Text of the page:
Madness in Medieval Arthurian Literature

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 Madness in Medieval Arthurian Literature

By Sarah Lowson

(Ab)Normalities, edited by Catherine Dousteyssier-Khoze and Paul Scott (University of Durham, 2001)

Introduction: The label ‘mad’ is one which has since time immemorial been ascribed to those who do not conform to the current norms of a society; who display ‘abnormal’ behaviour. Its scope goes far beyond the realm of the affliction of mental illness implied to embrace a range of characteristics which we today would probably no longer label ‘mad’; subnormal intelligence, post-traumatic stress disorder, manic depression, self-imposed eremitic lifestyle, eccentric personalities, all involve behaviour likely to have been perceived as mad. Arthurian literature of the Middle Ages is indeed not unfamiliar with the depiction of characters answering this description. Obvious examples include Chrétien de Troyes’ Yvain, the Knight with the Lion, whose episode roaming the woods as a madman is precipitated by rejection by his wife Lunete upon his failure to return to her from his knightly adventures within the agreed time limit. It is only when a fair lady takes pity on the wretch as he sleeps in the woods and applies her ointment that a cure is effected. Lancelot too undergoes a well-documented episode of insanity when he is banished by Guinevere after she finds him in the arms of Elaine: as a result of this liaison Galahad is born. Even Tristan, famed lover of Queen Iseult of Cornwall, has two surviving poems dedicated to his episode of madness. The Folie Tristan de Berne and Folie Tristan d’Oxford recount the hero’s attempt to make himself known to the Queen at court after a long period of absence. The debate as to whether his mad behaviour is a true reflection of his state of mind or an elaborate ploy to enable entry to court still continues.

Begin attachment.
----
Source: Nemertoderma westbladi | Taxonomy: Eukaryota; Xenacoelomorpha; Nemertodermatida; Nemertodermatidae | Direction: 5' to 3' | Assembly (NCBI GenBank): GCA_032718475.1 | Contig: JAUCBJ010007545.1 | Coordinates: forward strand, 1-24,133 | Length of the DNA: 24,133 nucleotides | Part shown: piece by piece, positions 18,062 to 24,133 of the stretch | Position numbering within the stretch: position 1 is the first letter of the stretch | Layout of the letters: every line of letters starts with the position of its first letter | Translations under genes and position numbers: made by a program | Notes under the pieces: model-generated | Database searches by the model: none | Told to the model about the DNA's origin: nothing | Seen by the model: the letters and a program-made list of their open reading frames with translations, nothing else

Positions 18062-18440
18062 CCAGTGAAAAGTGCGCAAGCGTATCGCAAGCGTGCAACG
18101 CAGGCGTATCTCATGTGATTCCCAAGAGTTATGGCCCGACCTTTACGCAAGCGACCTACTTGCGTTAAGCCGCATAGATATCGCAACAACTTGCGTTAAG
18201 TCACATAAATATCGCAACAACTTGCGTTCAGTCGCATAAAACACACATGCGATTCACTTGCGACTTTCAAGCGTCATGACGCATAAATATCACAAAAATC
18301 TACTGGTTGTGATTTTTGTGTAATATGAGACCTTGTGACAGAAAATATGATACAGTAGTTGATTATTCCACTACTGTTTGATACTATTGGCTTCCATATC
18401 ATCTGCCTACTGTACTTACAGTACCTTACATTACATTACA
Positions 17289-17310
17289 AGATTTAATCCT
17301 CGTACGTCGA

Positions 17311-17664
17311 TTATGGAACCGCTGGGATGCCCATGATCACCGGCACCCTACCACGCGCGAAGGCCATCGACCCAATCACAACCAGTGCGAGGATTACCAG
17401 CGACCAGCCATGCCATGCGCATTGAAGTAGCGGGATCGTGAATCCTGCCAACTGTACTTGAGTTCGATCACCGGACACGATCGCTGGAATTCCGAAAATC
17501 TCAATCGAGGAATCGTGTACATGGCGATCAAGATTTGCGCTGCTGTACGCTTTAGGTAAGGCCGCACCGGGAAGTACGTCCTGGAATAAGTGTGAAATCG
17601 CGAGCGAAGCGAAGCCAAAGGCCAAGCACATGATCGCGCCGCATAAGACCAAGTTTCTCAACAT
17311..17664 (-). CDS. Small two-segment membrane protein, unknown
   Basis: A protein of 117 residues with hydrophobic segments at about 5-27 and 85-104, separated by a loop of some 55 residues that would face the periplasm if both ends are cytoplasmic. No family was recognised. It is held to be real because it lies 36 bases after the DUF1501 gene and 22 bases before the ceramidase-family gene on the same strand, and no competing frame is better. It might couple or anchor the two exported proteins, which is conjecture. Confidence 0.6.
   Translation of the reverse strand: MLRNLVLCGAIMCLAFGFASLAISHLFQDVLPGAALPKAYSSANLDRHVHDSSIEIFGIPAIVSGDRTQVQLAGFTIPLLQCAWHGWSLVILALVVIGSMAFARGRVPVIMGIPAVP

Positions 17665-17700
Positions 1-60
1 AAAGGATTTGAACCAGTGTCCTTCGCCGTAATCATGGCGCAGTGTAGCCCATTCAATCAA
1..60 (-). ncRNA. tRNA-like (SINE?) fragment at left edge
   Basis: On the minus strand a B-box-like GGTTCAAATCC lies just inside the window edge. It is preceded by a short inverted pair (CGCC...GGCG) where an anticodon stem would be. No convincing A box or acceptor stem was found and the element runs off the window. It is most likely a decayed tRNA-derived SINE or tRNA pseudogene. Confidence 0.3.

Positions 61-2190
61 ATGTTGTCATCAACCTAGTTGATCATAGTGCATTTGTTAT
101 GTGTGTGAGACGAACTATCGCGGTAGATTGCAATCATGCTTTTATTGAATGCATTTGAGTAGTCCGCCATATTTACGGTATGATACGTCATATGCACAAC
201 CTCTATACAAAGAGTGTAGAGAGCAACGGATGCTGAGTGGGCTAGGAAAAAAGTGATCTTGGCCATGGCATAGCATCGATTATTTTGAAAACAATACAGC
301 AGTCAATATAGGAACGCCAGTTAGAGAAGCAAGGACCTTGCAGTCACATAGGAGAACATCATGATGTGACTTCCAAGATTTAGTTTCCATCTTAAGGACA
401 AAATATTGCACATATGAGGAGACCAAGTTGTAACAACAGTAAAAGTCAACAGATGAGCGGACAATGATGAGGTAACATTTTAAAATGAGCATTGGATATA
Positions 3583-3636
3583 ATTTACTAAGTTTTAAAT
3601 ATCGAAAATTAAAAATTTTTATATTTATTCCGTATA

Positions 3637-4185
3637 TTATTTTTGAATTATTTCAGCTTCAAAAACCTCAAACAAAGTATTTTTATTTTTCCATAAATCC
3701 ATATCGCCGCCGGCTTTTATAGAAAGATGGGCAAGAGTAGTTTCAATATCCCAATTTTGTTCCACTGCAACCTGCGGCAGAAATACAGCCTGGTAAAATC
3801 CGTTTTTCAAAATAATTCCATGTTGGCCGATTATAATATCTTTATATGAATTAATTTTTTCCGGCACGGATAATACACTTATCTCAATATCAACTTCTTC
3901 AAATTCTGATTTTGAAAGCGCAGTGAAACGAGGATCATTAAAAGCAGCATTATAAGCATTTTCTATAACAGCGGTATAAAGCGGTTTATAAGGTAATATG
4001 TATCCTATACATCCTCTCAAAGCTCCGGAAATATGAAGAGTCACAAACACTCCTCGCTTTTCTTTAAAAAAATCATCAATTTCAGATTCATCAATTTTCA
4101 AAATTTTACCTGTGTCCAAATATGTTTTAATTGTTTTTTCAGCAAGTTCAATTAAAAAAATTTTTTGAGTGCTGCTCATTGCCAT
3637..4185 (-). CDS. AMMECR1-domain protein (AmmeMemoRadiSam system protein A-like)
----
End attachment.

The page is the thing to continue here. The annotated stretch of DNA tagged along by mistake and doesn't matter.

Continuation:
But these and other well-known examples, which are taken up again and again by romancers, are almost all episodes of love-madness: simply put, a man falls in love, is rejected by his lady and thus loses his reason. The victims display characteristics already long associated with the affliction of madness — withdrawal from society, refuge sought in the woods, acquisition of an animal-like appearance including nakedness, wild behaviour, eating wild plants. A certain homogeneity is preserved as each character reappears in new versions: their story is retold, the episode of madness is transferred, not developed, and taken on, unchanging, as an aspect of their character.

Click here to read this article from the University of Durham

SharanNewman